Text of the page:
“I was informed that plans included redoing the area known as Block House Hill, modifying it to reflect more accurately its appearance during Russian colonial times,” Bishop David said. “The discussion raised the possibility of locating the grave of Saint Jacob Netsvetov. We knew that he had been interred in the vicinity, but the exact location remained a mystery.”
In discussing the matter with the NPS Superintendent, Mary Miller—whose father, coincidentally, had served as the cantor and choir director at Sitka’s Saint Michael Cathedral many years ago—Bishop David brought up the possibility of enshrining Saint Jacob’s relics, should they be recovered, in the landmark church.
“Mary brought up the use of a machine known as a ‘ground penetrating radar’ device,” said Bishop David. “It was hoped that, with this device, we would be able to ascertain the exact location of Saint Jacob’s grave.”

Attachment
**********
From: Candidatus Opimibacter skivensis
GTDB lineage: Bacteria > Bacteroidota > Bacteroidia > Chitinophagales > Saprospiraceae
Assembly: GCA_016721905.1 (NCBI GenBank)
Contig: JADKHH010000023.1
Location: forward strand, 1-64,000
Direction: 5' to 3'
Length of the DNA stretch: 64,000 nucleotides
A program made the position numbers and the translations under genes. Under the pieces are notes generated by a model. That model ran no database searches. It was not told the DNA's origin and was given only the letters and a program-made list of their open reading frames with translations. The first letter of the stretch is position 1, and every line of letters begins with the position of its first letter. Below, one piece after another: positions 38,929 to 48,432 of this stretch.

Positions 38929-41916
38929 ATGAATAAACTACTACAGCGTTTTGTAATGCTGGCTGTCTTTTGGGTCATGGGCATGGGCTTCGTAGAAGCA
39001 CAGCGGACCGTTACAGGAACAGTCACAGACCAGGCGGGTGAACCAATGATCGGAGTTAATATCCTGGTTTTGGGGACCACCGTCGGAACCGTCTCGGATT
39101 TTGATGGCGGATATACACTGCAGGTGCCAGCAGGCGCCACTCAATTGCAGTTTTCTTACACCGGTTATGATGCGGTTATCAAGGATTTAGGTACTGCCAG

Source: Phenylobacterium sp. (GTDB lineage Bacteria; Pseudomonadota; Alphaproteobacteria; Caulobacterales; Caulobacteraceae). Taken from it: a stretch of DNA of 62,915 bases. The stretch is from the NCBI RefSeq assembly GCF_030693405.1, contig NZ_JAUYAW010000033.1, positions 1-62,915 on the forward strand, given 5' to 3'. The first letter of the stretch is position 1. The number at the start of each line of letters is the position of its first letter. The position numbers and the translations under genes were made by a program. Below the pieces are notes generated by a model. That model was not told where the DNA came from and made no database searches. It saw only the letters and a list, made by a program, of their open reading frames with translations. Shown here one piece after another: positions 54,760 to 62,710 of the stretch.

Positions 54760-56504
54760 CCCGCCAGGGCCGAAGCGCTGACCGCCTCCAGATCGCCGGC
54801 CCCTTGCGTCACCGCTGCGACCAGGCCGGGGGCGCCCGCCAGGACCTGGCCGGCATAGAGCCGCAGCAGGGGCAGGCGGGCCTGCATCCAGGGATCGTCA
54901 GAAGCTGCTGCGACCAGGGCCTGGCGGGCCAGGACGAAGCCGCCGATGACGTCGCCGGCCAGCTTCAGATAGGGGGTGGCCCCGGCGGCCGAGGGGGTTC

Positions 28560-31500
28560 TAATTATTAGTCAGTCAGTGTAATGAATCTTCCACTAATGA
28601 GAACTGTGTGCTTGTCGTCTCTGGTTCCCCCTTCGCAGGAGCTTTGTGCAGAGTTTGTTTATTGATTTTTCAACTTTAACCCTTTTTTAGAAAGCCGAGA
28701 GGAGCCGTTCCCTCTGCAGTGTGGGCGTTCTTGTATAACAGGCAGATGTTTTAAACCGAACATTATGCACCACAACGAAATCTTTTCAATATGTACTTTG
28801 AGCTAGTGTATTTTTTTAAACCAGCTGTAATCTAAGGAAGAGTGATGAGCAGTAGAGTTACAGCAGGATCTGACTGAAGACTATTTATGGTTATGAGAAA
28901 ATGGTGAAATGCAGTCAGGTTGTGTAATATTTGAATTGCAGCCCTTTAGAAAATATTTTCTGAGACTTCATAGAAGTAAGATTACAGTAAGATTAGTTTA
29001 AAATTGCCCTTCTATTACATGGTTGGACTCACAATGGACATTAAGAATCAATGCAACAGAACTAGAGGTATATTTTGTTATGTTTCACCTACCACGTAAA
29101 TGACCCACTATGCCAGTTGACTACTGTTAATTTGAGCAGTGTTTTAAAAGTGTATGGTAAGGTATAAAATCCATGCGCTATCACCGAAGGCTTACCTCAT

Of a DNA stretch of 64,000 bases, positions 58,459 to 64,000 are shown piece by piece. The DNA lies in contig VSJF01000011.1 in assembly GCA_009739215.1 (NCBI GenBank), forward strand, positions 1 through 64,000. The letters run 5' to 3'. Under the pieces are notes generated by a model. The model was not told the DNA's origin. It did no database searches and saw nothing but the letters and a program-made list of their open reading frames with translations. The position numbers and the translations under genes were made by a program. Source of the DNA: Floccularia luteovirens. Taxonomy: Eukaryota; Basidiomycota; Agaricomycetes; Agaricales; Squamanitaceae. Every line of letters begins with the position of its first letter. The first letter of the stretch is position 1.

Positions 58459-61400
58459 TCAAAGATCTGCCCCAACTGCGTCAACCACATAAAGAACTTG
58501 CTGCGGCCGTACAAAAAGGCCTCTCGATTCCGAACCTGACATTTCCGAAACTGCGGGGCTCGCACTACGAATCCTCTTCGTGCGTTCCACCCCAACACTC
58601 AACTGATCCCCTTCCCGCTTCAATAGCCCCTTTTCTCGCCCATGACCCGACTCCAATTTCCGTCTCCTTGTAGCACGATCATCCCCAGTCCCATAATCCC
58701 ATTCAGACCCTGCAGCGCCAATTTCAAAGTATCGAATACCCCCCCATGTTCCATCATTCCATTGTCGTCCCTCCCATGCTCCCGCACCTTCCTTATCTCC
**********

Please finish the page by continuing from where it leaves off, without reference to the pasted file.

The Block House was the site of a church that in part separated the Native Alaskan settlement from the Russian village, Bishop David explained, adding that it was believed that Saint Jacob had been buried near the church’s entrance.
During the last week of August, Dr. Thomas Urban of Cornell University arrived in Sitka with the high tech device which in recent months he had used to assist various other archaeological teams around the world.
Born on Atka Island in 1802, the son of a Russian father and Aleut mother, Saint Jacob was Orthodox Christianity’s first North American-born priest. His tireless missionary efforts brought about the conversion of many across Alaska’s Yukon River region. He fell asleep in the Lord in 1864.
While in Sitka, Bishop David also assessed the severe damage to the cathedral basement as a result of the torrential rains that befell Sitka in mid-August.